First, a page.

Reply
              2. drumlin woodchuckles

                She is not anti-war. She is anti America-getting-into-regime-change-wars.
                If Burma and Thailand were to have a war, she would be agnostic about it, as long as no one tried to get America involved.

                Reply
                1. jrs

                  If it was really a conflict in which the U.S. had no involvement (are there actually any with hundreds of U.S. bases around the world?) that might make sense. But this is Bolivia, U.S. affiliated agencies questioned the election without much basis and then a coup follows. The U.S. is not uninvolved (probably more involved that we even know at this point, but sticking to known knowns).

                  Reply
          2. jrs

            Has she come out with her healthcare plan yet?

            I don’t understand it re Bolvia either but I guess anti-certain wars, anti-some regime changes, afraid to alienate some supporters (not on the left, the left knows all about latin America and U.S. coups)
            .

            Reply
            1. Jessica

              Tulsi gets it that direct US military intervention is toxic. I am not sure that she gets it that the rest of US foreign policy is just as toxic. I think that she will learn from experience.

              Reply
        2. drumlin woodchuckles

          If no one is conspiring to get American soldiers involved into Bolivian events, why would Gabbard necessarily have an opinion?

          Just because the Left rings its little bell and demands that Gabbard hop, that doesn’t mean that Gabbard is obligated to hop or carry the Left’s baggage.

          Reply
  19. integer

    Biden and Klobuchar want a new foreign policy that’s just like the old one.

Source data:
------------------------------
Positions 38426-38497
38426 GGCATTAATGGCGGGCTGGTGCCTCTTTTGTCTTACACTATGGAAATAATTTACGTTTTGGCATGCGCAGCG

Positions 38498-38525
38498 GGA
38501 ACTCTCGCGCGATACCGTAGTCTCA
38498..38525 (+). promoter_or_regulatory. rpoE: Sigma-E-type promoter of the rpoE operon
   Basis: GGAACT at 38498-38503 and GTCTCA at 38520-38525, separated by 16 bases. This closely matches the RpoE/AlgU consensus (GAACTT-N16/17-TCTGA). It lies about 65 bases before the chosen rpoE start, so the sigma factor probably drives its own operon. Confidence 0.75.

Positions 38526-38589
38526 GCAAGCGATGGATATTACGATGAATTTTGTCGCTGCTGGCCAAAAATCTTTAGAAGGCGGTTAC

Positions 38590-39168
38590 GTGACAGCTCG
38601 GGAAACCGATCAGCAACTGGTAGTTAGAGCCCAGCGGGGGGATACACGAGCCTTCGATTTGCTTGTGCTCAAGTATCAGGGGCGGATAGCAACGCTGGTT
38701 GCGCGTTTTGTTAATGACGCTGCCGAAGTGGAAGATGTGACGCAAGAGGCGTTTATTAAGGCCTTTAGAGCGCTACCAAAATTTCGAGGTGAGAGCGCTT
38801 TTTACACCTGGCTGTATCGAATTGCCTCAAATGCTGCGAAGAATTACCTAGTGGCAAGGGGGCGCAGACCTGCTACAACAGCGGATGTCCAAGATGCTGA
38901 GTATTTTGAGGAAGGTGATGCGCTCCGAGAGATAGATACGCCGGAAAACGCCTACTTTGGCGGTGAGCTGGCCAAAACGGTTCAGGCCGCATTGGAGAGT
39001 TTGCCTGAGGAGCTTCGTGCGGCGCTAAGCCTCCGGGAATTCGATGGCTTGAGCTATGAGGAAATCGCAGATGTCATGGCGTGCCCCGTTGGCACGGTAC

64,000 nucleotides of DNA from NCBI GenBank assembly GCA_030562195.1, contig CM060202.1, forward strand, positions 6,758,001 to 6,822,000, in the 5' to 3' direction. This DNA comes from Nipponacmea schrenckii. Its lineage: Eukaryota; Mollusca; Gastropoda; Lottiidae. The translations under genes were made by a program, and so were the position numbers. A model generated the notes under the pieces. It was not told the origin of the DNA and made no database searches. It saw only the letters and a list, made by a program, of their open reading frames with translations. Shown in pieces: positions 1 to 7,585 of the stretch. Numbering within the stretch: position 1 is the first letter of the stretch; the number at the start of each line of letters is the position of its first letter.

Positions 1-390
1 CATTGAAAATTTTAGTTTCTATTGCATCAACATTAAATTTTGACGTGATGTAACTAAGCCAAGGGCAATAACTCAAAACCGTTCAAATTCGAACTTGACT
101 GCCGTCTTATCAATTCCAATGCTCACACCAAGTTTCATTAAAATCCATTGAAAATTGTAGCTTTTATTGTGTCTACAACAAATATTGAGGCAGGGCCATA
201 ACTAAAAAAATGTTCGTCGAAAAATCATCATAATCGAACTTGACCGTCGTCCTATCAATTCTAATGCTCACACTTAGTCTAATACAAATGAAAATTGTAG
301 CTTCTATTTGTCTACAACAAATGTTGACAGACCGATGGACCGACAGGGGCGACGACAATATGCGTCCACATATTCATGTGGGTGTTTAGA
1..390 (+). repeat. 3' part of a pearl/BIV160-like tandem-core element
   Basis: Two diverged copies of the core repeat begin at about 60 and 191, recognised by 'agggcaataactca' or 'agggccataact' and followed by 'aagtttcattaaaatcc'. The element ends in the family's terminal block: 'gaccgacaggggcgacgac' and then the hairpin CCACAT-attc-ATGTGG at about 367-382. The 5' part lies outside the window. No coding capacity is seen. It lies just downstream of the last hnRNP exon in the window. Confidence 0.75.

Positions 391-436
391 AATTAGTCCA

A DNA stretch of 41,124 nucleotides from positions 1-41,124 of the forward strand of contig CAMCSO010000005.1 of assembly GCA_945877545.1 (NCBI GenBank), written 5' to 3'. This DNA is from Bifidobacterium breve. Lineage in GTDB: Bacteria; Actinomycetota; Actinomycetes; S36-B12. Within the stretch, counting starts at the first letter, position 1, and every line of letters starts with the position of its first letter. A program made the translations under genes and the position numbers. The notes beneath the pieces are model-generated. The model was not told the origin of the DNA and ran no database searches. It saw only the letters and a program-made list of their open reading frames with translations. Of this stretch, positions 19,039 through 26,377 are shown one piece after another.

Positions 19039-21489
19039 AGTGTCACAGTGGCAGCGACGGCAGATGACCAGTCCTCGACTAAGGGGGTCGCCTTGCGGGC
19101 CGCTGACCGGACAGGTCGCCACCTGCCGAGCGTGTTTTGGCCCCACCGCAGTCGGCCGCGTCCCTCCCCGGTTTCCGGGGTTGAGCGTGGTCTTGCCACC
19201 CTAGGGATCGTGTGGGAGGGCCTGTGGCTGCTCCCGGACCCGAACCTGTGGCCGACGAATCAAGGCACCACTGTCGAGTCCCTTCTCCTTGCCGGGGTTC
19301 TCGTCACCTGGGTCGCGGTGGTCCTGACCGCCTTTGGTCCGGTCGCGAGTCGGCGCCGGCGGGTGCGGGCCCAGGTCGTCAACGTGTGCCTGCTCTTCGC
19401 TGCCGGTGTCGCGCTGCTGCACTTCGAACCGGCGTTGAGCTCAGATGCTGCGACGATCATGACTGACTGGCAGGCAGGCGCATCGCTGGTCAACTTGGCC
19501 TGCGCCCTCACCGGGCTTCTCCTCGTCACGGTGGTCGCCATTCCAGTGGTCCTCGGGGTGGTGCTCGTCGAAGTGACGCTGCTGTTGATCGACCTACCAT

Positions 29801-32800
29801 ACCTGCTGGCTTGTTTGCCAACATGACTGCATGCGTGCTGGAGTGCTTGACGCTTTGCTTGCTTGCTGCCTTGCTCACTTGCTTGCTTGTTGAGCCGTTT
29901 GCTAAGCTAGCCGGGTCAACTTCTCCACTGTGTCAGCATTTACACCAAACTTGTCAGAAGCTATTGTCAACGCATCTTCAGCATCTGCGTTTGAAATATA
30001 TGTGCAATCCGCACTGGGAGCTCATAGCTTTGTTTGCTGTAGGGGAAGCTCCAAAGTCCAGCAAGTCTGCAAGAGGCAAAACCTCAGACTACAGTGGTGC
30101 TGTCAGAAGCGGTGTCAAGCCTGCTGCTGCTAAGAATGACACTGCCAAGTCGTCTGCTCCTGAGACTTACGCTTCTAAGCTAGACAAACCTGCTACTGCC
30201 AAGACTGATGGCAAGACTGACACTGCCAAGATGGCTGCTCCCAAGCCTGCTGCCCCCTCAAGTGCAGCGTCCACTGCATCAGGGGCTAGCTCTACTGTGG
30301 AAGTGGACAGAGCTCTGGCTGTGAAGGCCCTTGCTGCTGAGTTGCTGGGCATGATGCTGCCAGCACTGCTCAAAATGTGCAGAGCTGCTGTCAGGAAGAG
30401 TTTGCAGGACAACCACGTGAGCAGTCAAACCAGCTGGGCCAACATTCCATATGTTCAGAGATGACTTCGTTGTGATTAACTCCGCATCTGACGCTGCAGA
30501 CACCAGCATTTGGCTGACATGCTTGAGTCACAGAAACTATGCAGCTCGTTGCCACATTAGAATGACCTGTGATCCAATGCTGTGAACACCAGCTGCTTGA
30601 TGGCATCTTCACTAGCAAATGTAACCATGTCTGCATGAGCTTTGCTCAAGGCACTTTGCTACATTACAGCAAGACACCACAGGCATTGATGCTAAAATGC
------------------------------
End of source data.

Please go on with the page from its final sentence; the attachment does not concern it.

Warren wants more people to serve in the military.

    Sanders condemns Israel’s treatment of Palestinians. Good for him.

    Gabbard is excluded from the foreign policy section of the debate.

    Reply
    1. ChiGal in Carolina

      yet has spoken more on the topic tonight than during most of these events. and spoken well.

      she has evolved from her earlier introverted presentation and is quite powerful and effective.

      very cool

      Reply
      1. integer

        Yeah, she absolutely demolished Buttigieg in their exchange over his having said he would send troops to Mexico. The look on his face was priceless lol.

        Reply
  20. polecat

    I’ve got to wonder just how absurd the viewing public finds these set-ups, er sorry .. I meant debates .. to be. We can’t be the only ones who see these venues for the media-rigged carney displays that they are ….

    And what’s with the 4 Harpys ?? .. This ain’t the VIEW … or is it ?

    Reply
  21. Carey

    If D’oh Biden’s polling doesn’t fall off a cliff after this debacle, the rigging will just be too
    obvious, and maybe Team Dem are fine with that. The dude is not functional, sorry.

    Now Amy! gets even more time..

    Did anyone listen to that Kornacki maroon at intermission? Turned off the sound when I saw his mug.

    Reply
  22. Fern

    Buttigieg was NOT “commanded into a war zone”, as he just claimed. His division was not deployed. He volunteered to go, which was convenient because he was in hot water due to his outrageous firing of the popular black police chief and the brave and ethical veteran police department communications director who was concerned about the extreme racism in her department. This allowed him to duck out of the mess he had caused and to come back draped in an American flag as a patriotic war hero.

    Reply
  23. Jason Boxman

    How bad is it? I’m tempted to have another drink when I get home. I probably missed it. But I expect the end of the world anyway.